Home » Human evolution, News » Musical instruments pushed back by about 7,000 years

Musical instruments pushed back by about 7,000 years

From “Earliest music instruments found” (BBC News, May 25, 2012), we learn

Researchers have identified what they say are the oldest-known musical instruments in the world.

The flutes, made from bird bone and mammoth ivory, come from a cave in southern Germany which contains early evidence for the occupation of Europe by modern humans – Homo sapiens.

Scientists used carbon dating to show that the flutes were between 42,000 and 43,000 years old.

Speculation watch:

And some researchers have argued that music may have been one of a suite of behaviours displayed by our species which helped give them an edge over the Neanderthals – who went extinct in most parts of Europe 30,000 years ago.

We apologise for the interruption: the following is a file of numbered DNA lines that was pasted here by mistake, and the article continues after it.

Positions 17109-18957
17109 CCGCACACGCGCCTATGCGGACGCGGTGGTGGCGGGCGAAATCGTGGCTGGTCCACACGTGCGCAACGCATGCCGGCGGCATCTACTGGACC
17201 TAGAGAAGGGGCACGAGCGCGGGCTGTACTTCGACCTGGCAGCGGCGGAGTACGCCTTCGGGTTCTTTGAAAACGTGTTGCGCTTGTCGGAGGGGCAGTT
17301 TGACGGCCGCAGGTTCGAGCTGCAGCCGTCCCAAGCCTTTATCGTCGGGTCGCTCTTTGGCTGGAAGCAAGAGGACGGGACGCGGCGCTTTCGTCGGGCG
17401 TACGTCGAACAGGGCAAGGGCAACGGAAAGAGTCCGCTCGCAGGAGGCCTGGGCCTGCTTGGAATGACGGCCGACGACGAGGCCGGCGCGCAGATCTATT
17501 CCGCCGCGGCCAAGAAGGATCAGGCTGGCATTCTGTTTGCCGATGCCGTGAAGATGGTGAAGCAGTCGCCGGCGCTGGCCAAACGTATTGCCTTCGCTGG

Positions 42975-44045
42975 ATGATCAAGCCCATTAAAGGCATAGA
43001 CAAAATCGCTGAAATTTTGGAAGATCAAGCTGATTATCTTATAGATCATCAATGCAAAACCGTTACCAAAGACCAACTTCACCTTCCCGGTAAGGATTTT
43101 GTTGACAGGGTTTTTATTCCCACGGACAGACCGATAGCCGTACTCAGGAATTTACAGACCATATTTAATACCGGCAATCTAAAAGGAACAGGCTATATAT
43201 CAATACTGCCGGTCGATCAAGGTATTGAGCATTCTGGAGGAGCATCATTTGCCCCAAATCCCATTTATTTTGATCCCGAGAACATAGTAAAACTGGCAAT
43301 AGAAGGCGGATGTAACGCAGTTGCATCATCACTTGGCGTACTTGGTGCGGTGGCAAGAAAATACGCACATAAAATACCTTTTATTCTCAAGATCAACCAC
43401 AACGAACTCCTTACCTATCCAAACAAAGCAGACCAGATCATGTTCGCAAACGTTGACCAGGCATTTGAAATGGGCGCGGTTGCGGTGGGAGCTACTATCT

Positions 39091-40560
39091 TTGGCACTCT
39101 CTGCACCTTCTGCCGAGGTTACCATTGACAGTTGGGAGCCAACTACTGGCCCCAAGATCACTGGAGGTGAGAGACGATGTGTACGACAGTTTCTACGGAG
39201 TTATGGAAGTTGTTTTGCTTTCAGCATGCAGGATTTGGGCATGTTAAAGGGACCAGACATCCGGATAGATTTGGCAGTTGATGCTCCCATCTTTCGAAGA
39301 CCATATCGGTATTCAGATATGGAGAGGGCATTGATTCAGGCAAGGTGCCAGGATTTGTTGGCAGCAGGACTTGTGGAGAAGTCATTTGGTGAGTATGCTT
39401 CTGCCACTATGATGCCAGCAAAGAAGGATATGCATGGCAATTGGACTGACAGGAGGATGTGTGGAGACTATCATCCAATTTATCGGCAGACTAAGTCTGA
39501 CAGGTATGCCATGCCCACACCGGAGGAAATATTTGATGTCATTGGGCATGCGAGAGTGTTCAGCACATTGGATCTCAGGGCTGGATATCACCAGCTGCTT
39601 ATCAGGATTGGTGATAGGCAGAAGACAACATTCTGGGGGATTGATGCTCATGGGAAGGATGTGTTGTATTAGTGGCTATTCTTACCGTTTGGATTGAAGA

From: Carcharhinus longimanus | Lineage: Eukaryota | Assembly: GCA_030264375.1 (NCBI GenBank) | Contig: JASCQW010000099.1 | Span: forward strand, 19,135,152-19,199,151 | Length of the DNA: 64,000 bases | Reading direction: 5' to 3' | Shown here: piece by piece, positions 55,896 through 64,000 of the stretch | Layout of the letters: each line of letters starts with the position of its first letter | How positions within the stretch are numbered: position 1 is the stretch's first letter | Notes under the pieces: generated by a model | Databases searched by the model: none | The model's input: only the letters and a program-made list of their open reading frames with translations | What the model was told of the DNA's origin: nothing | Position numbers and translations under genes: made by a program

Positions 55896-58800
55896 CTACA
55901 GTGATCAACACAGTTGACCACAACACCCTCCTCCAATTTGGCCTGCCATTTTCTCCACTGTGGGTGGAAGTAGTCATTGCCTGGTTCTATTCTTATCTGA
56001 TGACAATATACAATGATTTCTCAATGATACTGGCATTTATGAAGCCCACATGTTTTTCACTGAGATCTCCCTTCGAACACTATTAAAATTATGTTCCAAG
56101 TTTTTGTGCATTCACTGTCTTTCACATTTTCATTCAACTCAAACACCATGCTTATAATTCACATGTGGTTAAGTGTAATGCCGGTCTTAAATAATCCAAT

Music could have played a role in the maintenance of larger social networks, which may have helped our species expand their territory at the expense of the more conservative Neanderthals.

This thesis will run until they find Neanderthal flutes.

The previous oldest instrument was dated to 35,000 years ago.

See also:

Cave art actually went downhill during the fabled ascent of man

Artists’ workshop from 100,000 years ago

Amazing religion site at Gobekli Tepe from 12,000 years ago

Oh and Michael Cremo is still wrong, right?

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